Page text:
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Little sips, lots of sake


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POSTED: Wednesday, August 12, 2009

This year's Joy of Sake tasting event will be a multifaceted experience, thanks to its latest venue at the Honolulu Academy of Arts.

The academy houses some of the nation's finest collections of traditional Japanese art, and works depict Japan's culture through the centuries. Much of that culture includes sake.

“;The demimonde of Japanese society—kabuki, ukiyo-e (woodblock printing), haiku—are all imbued with sake,”; says Chris Pearce, founder of Joy of Sake. “;That's what the academy is all about. (Their collections) present sake culture.”;

As such, the academy will open Gallery 21, which houses Japanese art, for the crowd. The rest of the event will be spread among the museum's courtyards and gardens.

The evening's lineup includes 271 different sake, of which 129 are unavailable in the U.S. All are top quality.

“;The sake is shipped under refrigeration, and they're in peak condition,”; Pearce says. “;This is competition sake that's been well cared for. Joy of Sake is a way to find out what's really going on in the sake world.”;

The sake featured is ranked according to three main categories: junmai, ginjo and daiginjo. Junmai, the most down to earth of the trio, is hearty with a fuller rice taste. Ginjo is lighter, crisper and cleaner. Daiginjo is state-of-the-art sake, the creme de la creme of the sake world.

               

     

 

JOY OF SAKE

        » Place: Honolulu Academy of Arts, 900 S. Beretania St.
       

» Date: 6 to 9 p.m. Aug. 21

       

» Tickets: $70 advance, $80 at door

       

» Call: 532-6099, 222-0195 or visit www.honoluluacademy.org, www.joyofsake.com

       

Ginjo and daiginjo sake have fruity or floral aromas made with specific yeasts brewed at low temperatures. These play a big part in the scene today.

But sake is only part of the tasting experience.

“;Sake by itself is pretty lonesome. Cuisine that goes with it is part of the overall culture,”; says Pearce.

Joy of Sake addresses that facet proficiently as well with the help of 14 restaurants, the likes of which include Hoku's, Lewers Lounge, Chai's Island Bistro, Nobu Waikiki, Town and Cakeworks. Each venue will serve one dish; not surprisingly, most of the dishes are Japanese themed.

Joy of Sake is in its ninth year. The event has its roots in Hawaii Sake Brewery, which operated from 1908 to 1994. The outfit's last brewer, Takao Nihei, got a crowd of Hawaii people interested in sake in the early 1980s, and that group contributed to the formation of the International Sake Association in 1986.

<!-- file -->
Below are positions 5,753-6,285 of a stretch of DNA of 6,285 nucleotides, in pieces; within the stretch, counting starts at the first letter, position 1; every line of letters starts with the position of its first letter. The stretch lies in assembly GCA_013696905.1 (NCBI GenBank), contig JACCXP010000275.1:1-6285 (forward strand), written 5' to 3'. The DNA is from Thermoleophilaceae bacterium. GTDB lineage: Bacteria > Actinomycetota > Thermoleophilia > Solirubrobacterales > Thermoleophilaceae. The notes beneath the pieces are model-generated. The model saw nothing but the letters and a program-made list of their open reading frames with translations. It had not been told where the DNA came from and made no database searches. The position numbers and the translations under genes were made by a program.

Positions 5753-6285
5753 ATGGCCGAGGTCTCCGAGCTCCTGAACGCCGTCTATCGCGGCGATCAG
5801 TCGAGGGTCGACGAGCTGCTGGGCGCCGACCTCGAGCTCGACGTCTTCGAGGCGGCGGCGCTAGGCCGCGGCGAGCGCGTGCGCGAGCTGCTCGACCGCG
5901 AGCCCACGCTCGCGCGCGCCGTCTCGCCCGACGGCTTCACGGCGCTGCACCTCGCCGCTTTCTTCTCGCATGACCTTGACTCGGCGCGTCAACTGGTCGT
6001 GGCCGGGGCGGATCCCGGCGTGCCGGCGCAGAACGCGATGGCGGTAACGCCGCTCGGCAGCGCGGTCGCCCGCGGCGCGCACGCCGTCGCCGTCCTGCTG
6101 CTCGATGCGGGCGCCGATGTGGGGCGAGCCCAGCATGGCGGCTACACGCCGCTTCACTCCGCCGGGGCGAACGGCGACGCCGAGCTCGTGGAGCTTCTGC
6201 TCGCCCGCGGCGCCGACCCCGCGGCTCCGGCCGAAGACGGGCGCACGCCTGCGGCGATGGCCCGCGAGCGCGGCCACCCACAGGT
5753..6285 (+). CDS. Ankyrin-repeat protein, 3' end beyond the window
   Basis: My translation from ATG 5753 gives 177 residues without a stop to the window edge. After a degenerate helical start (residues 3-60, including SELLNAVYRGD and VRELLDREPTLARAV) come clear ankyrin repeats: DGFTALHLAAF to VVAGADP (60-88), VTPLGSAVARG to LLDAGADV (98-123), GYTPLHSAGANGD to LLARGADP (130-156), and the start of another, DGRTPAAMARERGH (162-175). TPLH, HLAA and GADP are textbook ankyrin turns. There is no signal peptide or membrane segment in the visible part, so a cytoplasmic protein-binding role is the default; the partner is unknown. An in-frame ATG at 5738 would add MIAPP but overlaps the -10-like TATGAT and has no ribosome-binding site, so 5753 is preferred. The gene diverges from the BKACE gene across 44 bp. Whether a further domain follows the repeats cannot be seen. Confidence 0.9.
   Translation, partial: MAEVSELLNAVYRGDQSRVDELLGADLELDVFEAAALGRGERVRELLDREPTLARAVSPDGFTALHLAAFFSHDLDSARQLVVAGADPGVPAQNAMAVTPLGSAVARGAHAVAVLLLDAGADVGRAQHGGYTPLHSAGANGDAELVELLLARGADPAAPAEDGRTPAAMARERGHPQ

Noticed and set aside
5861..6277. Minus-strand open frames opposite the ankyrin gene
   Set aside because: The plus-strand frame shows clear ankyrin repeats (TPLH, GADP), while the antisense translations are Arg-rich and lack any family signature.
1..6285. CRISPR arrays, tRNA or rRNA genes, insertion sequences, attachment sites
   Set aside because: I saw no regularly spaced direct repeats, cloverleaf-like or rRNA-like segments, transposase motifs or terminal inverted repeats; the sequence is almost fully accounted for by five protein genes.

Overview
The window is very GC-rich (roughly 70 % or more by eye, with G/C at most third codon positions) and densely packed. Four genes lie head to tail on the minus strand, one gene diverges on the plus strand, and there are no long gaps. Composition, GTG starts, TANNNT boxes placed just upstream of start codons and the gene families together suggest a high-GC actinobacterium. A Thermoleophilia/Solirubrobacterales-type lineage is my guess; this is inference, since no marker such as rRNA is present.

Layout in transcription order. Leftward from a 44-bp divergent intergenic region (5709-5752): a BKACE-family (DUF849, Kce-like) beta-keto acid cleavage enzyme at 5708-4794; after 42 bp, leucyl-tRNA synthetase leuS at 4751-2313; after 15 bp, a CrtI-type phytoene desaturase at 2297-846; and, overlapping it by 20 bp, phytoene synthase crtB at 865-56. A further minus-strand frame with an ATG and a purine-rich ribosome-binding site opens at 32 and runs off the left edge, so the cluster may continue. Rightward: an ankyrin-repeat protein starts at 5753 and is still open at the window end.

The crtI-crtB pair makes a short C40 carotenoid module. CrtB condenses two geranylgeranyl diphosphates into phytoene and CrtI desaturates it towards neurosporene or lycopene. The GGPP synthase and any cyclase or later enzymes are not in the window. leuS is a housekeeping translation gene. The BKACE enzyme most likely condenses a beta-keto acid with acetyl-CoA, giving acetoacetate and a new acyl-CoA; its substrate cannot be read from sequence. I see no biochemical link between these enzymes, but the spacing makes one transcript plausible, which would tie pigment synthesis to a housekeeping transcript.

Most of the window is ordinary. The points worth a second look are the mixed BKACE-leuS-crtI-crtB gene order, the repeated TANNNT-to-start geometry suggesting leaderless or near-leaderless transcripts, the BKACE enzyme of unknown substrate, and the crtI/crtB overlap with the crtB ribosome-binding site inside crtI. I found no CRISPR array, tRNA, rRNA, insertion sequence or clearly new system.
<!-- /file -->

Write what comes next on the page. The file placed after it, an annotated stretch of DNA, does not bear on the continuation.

Informal sake tastings were held in Hawaii, Pearce says, but there was no criteria to rate them. “;It was all just subjective.”;

In 2001 the association was schooled by judges of national appraisals in Japan, where public tastings follow the Japan National Sake Appraisal each year. Likewise, the inaugural Joy of Sake followed the U.S. National Sake Appraisal. The U.S. judging panel features five judges from the U.S. and five from Japan. This year's appraisal garnered 271 entries, and each will be spotlighted at Joy of Sake.

There's nothing to fear in the face of that much sake, Pearce says. Each visitor will carry their own “;janome,”; or tasting cup, along with a miniature siphon that picks up just 10 milliliters, or one-third ounce, of sake. It's such a small amount that one could get quite far into the 271 variations without worry.

“;That's why Joy of Sake is so fun,”; he says. “;You can get pretty far without intoxication.”;

MENU

» Shredded green papaya salad with poached prawn and tamarind vinaigrette (Chai's Island Bistro)

» New-style tuna tataki: garlic chips, sweet onion, kaiware, wakame with garlic aoli ponzu (Doraku)

» Okinawan sweet potato and haupia pie (Gyotaku)

» Ume-dare somen noodles with okra, young ginger, poached chicken and dashi gelee with sour plum dressing (Hakkei)

» Organic kale and Kula strawberry salad with sesame, cashew and tofu dressing (Hale Macro)

» Sous vide of short ribs with star anise and local greens (Lewers Lounge)

» Fresh sashimi: hamachi with grilled shishito pepper, ahi tataki with bonito aioli and soy gel, snapper with grapefruit brulee, salmon gavloy with celery and chiso salad and chef's special ochazuke (Hoku's)

» Steamed abalone with dashi gelee (Kaiwa)

» Yellowtail sashimi with jalapeno (Nobu Waikiki)

» Shichimi-crusted scallop salad with yuzu sea salt foam, okara with clams and vegetables, pork belly and bamboo shoots with bonito (Joy of Sake Izakaya)

» Braised Kulana oxtail, yaki orisotto and hot mustard (Town)

» Tako sunomono—octopus salad with wakame and summer cucumber (Yoshi-ya)

» Ahi yuke—marinated ahi on cucumber nest with Fuji apple and quail egg (Zenshu)

» Candied ginger ice cream sandwich (Cakeworks)